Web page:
PostBox is a paper and stationery subscription box by Postmark’d Studio filled with handcrafted greeting cards and postcards from around the world. PostBox curates the items to a theme and it costs $25 a month plus shipping. You can save on a longer subscription – save 10% on a 3-month sub, 15% on a 6-month sub, and 20% on a 12-month sub. Each sub is $5 a month for shipping.
Each month, your PostBox card box is filled with four greeting cards, one postcard, postage, and a fun artsy doodad such as a pen, pencil, or knick-knack gadget based on a theme. The value of the products in your subscription box will always be what you pay for each month, sometimes more. There may be a surprise bonus gift some months, so you don’t want to miss a box!
DEAL: Get 40% off or $10 off your first box when you sign up for a 3-month subscription. Use the code HS404ME.
I received a card.
The patch on the back gave a hint to the contents of the box!
I love to receive a handwritten note!
PostBox is perfect for those who enjoy sending a handwritten letter or who likes to keep thank you cards on hand. The items in the box would also make a nice hostess gift in a pinch.
My products were wrapped with beautiful ribbon. It lifts out of the box in one piece!
I received a card with info on all of my new products. I enjoyed reading the short bio about the makers and where they are from. The theme for March 2019 is Writing on Sunshine!
The back of the card had some info Mr. Zip, a US Post Office ambassador if you will.
The Perforated Post Mr. Zip Sticker Sheet ($3.49) I even received a sheet of Mr. Zip stickers. Do not confuse these with postage stamps, however, you could use them to seal a letter!
The rest of the items were wrapped with beautiful rainbow ribbon.
Every month you will find a thick blue postcard and a pencil.
Anne, the owner, loves to send Vintage U.S. Postage.
It now costs 55¢ to mail a card or letter (depending on how much it weighs) and 35¢ for a postcard. Make sure that your postage adds up to the correct amount! The stamps even brought up good memories from my childhood. I was especially excited to see the one from Expo ’74 because I went there with my family when I was a very young child!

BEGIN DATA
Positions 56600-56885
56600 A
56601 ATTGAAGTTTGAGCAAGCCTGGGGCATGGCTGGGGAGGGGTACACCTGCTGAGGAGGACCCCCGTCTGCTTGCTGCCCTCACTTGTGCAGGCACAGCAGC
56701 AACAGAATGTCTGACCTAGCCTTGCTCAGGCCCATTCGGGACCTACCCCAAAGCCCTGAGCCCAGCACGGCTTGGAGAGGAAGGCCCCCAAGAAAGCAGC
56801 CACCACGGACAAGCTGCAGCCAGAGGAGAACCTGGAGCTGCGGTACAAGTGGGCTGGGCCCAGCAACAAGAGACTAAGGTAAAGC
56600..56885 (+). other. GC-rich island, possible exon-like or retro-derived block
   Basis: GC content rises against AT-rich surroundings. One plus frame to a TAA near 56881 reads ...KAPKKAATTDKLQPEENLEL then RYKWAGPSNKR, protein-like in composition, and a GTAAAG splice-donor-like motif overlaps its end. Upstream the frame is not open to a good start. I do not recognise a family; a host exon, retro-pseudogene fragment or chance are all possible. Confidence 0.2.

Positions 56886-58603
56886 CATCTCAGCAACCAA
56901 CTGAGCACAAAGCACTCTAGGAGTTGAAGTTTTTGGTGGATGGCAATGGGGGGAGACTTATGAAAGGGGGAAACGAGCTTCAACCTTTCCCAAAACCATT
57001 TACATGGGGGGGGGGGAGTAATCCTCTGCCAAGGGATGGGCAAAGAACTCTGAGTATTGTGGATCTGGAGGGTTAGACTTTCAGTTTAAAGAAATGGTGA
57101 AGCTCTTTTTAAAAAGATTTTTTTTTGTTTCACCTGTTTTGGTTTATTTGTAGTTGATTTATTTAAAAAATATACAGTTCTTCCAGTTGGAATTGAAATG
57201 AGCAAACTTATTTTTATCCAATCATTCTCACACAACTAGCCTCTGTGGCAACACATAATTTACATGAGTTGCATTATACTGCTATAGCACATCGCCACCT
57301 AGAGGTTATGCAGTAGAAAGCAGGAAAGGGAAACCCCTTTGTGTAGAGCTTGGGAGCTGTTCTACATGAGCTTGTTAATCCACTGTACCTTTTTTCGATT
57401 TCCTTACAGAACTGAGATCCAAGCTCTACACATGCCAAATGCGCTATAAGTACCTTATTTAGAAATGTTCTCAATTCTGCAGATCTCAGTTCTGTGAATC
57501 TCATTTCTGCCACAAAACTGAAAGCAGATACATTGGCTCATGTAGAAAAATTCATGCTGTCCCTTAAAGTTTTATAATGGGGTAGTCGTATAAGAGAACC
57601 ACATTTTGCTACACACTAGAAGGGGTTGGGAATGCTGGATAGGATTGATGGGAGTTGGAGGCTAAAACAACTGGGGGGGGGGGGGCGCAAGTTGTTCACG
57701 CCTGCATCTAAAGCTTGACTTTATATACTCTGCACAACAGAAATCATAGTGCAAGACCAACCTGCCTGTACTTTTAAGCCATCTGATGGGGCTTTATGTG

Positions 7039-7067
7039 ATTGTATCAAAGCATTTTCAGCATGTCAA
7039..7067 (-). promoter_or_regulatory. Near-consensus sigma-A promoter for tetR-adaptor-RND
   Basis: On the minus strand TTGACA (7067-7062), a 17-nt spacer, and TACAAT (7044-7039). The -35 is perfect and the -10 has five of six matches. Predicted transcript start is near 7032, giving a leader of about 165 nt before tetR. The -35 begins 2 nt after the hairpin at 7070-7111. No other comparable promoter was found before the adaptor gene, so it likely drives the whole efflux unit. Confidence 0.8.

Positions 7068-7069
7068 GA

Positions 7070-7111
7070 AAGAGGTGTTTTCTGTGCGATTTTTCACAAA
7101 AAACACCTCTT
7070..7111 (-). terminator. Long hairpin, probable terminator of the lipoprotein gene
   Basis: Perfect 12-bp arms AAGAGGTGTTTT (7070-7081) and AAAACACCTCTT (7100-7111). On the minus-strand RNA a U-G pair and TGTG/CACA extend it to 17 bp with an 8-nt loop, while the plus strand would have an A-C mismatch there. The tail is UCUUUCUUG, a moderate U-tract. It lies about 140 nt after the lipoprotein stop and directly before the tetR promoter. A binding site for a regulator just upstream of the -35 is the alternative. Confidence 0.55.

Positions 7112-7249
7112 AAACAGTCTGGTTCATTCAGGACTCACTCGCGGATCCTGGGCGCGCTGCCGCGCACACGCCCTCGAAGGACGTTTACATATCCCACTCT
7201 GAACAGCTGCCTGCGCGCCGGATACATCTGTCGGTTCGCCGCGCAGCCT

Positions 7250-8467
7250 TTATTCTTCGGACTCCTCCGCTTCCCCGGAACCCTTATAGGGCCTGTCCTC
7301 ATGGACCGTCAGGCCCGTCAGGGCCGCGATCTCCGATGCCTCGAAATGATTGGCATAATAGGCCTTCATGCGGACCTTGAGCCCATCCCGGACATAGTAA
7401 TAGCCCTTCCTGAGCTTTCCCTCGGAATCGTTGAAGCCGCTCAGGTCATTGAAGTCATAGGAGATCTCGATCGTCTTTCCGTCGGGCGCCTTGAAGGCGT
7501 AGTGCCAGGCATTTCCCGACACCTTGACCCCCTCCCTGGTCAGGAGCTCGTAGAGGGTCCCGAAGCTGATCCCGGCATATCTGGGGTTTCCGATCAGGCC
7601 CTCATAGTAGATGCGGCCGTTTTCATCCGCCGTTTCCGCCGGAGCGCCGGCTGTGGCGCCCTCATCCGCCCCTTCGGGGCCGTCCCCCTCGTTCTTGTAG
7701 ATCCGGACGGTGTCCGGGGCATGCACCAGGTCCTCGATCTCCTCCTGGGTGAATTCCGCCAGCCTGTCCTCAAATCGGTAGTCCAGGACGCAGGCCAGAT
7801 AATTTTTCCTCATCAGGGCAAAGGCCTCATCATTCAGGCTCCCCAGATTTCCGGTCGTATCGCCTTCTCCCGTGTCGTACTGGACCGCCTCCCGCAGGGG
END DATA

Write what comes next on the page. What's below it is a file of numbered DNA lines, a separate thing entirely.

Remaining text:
PostMark’d included the first in a yearlong series of postcards celebrating The Year of the Postbox.
Folio Press & Paperie Sunface Tails Notecards & Envelopes ($12?) I could only find the wholesale version of these cards with a suggested retail price, but that seems like a fair one. The tag says it has eight notecards and envelopes, but there are only four inside and I think it was just a misprint.
The notecards do not open up and they are made from the tails, or cuttings that would have been thrown away. What a lovely way to upcycle! The cards are sturdy and include sunny yellow envelopes. Send one to brighten someone’s day!
There was also Jinhao ballpoint pen to go with the set. I felt like it didn’t write smoothly, like it was scratching the paper, but the brand seems popular online. It writes in black ink.
The Grits Mini Suns Card ($5) is a sturdy card featuring small yellow suns all over the front. The card is blank inside and includes a light blue envelope.
Printerette Press Stay Golden Card ($5) I adore puns and on this website you can find cards that say “I labadore you”. In this case the dog is wearing sunglasses and the card is blank inside in case you want to come up with some more puns. Includes a purple envelope.
Paper Wilderness You Are A Ray Of Sunshine Card ($5) More punny cards for the win! The ray is so cute, with his smile, and the words are in gold foil. Blank on the inside with a blue envelope.
Keva, Ink. Sun in the Redwoods Card ($4.50; I could only find this in a set of 10 for $45) features a majestic tree caught in a ray of sunshine. Blank on the inside and with a yellow envelope.
I thought the theme for the March box was a beautiful one! Spring is just about to make its way across the nation and these sunny cards will give a lift to anyone still caught in the grip of winter. The cards are good for a variety of general “just to say hi” kinds of notes, and the vintage postage makes for an interesting and unexpected touch.
What did you think of March’s PostBox? Which card was your favorite?